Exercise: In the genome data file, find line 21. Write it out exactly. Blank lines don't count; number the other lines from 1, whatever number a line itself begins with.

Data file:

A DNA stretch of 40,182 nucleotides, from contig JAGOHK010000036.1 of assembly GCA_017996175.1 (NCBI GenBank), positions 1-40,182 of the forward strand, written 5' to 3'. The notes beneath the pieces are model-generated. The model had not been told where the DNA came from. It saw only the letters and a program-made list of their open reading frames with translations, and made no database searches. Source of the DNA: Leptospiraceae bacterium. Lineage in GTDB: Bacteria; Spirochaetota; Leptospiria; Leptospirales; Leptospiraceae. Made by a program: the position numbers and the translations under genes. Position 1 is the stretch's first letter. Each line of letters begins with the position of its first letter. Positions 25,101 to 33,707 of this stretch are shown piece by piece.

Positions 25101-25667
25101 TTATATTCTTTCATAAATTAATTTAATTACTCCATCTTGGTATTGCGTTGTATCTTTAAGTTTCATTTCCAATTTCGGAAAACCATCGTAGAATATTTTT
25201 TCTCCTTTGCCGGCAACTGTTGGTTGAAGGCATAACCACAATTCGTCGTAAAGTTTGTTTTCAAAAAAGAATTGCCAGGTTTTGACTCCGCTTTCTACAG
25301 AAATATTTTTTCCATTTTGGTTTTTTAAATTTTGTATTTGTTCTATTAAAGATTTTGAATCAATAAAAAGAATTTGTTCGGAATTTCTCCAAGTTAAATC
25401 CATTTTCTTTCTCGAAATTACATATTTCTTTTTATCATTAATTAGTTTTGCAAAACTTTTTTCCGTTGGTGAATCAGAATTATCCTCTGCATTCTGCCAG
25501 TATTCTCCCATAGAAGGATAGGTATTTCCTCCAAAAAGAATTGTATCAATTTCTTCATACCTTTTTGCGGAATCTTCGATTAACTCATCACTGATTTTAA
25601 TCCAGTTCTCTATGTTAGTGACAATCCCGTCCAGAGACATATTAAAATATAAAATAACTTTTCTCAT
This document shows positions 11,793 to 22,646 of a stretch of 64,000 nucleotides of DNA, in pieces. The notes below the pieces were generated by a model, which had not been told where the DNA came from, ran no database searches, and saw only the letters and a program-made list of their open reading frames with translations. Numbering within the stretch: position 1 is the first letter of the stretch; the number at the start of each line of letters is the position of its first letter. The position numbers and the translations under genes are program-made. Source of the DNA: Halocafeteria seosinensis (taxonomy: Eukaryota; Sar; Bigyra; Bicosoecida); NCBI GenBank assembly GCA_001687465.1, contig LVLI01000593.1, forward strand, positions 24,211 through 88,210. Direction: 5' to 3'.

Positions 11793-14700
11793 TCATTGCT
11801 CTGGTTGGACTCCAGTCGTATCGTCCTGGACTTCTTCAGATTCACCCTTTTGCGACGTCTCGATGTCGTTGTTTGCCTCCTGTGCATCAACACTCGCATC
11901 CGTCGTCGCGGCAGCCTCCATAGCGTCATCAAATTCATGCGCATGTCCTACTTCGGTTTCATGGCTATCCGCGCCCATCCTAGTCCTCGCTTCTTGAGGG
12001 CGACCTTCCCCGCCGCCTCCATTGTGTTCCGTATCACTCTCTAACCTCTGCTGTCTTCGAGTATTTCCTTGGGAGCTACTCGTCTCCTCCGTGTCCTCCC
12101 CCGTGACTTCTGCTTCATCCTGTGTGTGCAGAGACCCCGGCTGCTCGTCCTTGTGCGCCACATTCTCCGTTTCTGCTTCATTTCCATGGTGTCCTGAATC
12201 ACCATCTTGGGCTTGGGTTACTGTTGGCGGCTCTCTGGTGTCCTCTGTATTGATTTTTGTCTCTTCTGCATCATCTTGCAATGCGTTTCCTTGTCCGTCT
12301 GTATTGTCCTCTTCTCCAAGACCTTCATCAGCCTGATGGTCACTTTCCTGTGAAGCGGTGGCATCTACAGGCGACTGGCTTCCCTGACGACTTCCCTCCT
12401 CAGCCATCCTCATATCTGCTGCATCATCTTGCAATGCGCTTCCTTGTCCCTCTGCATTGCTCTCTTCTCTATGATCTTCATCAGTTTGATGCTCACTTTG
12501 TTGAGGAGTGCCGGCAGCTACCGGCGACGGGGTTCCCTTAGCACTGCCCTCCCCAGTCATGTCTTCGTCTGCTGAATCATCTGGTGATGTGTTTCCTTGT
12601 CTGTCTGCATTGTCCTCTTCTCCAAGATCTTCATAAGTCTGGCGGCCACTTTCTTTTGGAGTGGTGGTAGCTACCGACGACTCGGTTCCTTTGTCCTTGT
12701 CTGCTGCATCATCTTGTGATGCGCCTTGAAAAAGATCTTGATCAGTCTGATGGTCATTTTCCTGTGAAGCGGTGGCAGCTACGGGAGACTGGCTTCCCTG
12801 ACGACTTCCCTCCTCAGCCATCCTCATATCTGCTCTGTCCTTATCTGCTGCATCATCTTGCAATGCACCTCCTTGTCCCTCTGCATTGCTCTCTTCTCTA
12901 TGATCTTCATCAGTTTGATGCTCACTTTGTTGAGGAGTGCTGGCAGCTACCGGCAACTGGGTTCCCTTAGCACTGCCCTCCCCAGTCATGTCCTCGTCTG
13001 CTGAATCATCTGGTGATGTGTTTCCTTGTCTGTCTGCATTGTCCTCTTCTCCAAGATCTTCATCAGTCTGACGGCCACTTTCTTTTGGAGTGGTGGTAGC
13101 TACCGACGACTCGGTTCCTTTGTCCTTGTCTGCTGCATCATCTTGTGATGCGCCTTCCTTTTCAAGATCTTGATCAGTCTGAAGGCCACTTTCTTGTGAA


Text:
12701 CTGCTGCATCATCTTGTGATGCGCCTTGAAAAAGATCTTGATCAGTCTGATGGTCATTTTCCTGTGAAGCGGTGGCAGCTACGGGAGACTGGCTTCCCTG